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The week

No one knew they needed it. But it came as a great relief when it arrived - a news story of global proportions to distract us from the election campaign. It was, of course, Volcanogate. Who knew that some unpronounceable blowhole on an island thousands of miles away could wield such power? It was so powerful that it managed to knock Saint Nick of Cleggmania off the front pages for a few days. And if one were to believe the headline hyperbole, it also exiled half the UK's teachers to various exotic climes. The start of term, or another week on a beach in Thailand? It must have been tough. One has to feel for the poor teachers left behind in Blighty who dealt with the fallout (quick, book next Easter's trip to Benidorm). This was such a special case - or, indeed, "rare" - that, according to Ed Balls, teachers should respect the rules of "rarely cover" and take over the classes of their cocktail-sipping colleagues. It didn't stop the supply-teacher agencies filling their boots, though.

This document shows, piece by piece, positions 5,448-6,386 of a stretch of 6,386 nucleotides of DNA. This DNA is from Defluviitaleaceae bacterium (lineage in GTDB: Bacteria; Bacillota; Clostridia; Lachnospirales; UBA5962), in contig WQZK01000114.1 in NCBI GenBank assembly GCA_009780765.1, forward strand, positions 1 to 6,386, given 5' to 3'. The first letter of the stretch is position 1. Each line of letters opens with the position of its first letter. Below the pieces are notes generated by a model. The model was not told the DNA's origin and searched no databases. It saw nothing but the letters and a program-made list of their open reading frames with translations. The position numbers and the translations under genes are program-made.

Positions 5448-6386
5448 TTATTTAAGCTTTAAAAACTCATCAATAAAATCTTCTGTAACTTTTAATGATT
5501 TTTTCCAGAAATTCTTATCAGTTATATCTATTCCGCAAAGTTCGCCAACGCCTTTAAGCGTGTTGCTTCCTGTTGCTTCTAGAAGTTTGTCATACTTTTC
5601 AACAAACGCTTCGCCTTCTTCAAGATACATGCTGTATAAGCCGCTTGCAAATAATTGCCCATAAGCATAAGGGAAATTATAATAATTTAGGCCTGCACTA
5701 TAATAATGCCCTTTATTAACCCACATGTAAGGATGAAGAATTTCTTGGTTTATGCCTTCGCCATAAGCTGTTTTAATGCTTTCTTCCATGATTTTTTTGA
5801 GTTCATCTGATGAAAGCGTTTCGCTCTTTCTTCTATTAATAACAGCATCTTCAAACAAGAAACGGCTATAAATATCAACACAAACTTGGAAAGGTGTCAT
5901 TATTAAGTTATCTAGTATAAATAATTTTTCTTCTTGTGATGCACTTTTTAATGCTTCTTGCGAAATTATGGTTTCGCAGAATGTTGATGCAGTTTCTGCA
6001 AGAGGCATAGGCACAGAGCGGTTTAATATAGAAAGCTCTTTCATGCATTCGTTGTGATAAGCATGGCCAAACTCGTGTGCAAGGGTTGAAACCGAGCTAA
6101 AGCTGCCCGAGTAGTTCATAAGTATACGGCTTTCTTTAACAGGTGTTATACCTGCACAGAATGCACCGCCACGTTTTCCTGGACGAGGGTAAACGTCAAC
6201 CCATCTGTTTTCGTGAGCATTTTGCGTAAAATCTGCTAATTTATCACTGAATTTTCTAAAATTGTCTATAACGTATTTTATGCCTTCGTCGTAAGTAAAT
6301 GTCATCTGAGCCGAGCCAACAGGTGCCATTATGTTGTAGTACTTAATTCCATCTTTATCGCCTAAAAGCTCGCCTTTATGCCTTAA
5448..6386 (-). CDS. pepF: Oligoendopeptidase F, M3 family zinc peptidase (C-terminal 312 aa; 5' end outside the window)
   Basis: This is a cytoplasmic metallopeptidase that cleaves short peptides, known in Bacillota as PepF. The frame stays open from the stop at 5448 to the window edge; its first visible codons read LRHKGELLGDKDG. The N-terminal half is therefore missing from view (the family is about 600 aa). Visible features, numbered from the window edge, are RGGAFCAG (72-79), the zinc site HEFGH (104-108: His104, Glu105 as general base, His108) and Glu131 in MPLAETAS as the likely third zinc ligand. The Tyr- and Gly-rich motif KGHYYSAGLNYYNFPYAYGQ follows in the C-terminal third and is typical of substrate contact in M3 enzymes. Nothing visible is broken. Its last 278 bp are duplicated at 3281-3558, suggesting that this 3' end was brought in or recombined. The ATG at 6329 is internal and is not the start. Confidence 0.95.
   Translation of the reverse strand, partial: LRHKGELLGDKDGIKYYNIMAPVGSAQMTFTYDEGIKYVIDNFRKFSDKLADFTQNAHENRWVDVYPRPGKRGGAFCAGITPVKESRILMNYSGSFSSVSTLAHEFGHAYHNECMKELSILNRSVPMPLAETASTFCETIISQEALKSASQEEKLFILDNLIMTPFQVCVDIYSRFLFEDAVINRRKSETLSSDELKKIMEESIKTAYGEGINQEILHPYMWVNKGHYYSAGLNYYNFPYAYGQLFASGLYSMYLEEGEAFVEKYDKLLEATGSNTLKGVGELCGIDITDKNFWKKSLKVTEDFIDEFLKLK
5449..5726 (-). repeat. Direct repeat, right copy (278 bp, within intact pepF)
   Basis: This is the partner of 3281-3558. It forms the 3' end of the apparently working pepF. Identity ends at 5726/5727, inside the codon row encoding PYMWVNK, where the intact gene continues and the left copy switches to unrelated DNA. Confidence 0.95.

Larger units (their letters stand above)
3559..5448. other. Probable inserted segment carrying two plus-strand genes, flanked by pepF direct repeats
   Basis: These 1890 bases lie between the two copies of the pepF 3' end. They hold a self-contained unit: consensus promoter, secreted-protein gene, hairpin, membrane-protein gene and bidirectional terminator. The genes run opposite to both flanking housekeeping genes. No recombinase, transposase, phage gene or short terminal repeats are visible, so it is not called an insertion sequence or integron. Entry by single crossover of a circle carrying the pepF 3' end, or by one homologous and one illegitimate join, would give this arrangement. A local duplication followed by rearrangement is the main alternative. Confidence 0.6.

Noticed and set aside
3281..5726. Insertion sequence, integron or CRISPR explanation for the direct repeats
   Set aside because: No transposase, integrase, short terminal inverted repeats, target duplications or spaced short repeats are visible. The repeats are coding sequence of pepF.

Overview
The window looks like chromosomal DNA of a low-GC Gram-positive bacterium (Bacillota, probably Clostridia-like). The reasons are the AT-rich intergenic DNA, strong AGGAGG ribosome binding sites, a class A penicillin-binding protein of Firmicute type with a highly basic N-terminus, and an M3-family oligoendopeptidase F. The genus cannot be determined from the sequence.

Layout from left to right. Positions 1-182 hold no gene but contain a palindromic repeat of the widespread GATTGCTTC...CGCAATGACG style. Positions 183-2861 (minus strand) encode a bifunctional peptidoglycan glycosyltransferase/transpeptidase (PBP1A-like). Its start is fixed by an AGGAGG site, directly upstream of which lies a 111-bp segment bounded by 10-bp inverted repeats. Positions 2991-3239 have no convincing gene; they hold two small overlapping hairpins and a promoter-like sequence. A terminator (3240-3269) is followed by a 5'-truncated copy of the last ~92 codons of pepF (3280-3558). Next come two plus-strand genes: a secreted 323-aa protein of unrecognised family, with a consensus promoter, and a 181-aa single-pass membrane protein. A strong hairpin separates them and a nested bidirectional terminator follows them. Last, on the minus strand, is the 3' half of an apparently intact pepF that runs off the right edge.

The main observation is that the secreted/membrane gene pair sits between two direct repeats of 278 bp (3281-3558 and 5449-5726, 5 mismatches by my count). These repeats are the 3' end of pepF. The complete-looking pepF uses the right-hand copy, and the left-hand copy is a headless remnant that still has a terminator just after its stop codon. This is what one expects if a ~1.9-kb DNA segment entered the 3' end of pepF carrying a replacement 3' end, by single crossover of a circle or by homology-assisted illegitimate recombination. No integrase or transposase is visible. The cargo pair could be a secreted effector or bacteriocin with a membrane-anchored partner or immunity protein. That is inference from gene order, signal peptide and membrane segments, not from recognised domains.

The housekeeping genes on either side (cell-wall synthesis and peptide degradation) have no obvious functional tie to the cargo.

While the volcano continued to rumble, so did the election. The start of the week saw the continuance of St Nick's unlikely elevation to a strange combo of National Hero and Everyman. (While we're at it, maybe Her Maj can be persuaded to step aside and let the Lib Dem leader succeed to the throne.) It did mean, though, that some of the more cynical hacks on Fleet Street actually retrieved their copy of the yellow manifesto from recyling and had a little read. So, your starter for 10 on Lib Dem education policy ... Just what is a sponsor-managed school? And how are they planning to fund their #163;2.5 billion pupil premium? Answers on a postcard please. Sadly, the recycling people have already been at TES Towers.

The great Sats boycott debate also erupted this week with news that primary headteachers throughout the land had voted in favour of taking industrial action next month over the dastardly tests. "No more tests!" they didn't chant as they spontaneously didn't march on Whitehall. While the results of the ballot may not have come complete with placards and flying pickets, the timing of the planned boycott is nonetheless extraordinary, taking place as it will just days after the election. As such, this promises to be the first crisis on the incoming Prime Minister's desk. Lucky, then, that St Nick chose this week to announce that he would replace Sats with teacher assessment. Who knew?

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